Education is the largest item on the State's budget. I want my representative to vote on that spending, particularly when educators keep kicking the can down the road as they tell us that if they just had more money, they could do their job properly.

No amount of money will solve the problems that have been created by the UEA, by bloated school districts and by teachers who cannot be fired for being incompetent. Get the most experienced teachers out of the district offices and put them back into the school room. Get rid of teachers who care more about their pensions than they care about their students. Get sports out of the schools. Sell off the acres and acres of "practice fields" and concentrate on academics. When schools are churning out thousands of illiterate "graduates" every year who can't read, can't write and can't balance a checkbook, the problem is at the core, not in the legislature.

FreedomFighter41
Provo, UT

@ high school fan

"Much in education needs to change. Legislatures need to be more removed, bad teachers need to be let go, administrators need better qualifications than just a teachers certificate. Schools need to be innovative and ran more efficiently and the curriculum needs major adjustment.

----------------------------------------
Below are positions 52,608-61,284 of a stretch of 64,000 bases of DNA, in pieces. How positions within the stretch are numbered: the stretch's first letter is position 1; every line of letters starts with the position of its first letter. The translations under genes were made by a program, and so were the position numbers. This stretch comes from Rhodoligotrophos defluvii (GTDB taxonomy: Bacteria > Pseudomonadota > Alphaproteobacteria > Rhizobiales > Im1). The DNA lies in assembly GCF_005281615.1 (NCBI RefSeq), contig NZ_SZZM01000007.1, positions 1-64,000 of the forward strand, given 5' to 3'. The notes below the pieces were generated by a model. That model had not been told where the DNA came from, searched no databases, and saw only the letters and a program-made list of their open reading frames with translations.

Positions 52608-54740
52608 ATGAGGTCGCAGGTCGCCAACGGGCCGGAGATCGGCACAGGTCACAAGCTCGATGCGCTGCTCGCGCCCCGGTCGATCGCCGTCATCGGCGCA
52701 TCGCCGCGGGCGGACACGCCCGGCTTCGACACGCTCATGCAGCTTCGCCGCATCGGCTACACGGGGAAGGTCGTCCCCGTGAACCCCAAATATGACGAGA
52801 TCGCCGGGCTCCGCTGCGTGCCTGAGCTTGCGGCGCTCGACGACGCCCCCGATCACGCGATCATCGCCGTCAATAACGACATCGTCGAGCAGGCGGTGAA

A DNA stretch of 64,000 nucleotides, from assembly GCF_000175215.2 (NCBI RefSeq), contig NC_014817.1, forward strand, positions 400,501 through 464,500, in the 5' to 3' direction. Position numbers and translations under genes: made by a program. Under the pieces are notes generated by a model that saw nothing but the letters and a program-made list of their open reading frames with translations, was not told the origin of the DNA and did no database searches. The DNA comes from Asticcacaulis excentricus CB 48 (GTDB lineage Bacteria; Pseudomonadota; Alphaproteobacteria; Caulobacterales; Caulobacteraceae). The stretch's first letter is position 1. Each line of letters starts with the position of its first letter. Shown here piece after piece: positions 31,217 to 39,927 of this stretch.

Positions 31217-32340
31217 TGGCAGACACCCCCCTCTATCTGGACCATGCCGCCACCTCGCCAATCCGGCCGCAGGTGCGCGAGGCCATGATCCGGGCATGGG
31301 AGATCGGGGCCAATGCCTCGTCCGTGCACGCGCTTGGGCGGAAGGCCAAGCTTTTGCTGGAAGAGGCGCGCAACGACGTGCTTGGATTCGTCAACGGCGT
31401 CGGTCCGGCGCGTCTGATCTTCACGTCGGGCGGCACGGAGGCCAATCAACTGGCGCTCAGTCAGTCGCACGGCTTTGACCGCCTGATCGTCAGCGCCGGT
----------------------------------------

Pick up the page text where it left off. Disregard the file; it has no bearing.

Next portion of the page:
All need to buy into an overhaul for true success to be had."

After nearly 40 years of public education experience I've never known of a single administrator in public schools that have only had a teaching certificate. All had at least a masters degree and most had PHDs. All had to obtain an administrative certificate.

Perhaps you were describing the unaccountable and unregulated private schools in utah that our legislators are so connected at the hip to?

Or do you have more public teaching experience than me?

DN Subscriber
Cottonwood Heights, UT

Instead of getting legislators (who provide the bulk of school funding) out of the loop, let's exile the teachers unions, the federal government, and the closed shop rules that empower the "education industry" to indoctrinate and certify teachers.

Many changes are needed, and we should start by making it easier to fire bad teachers, Not that many, but one is too many if your kid gets stuck in their class!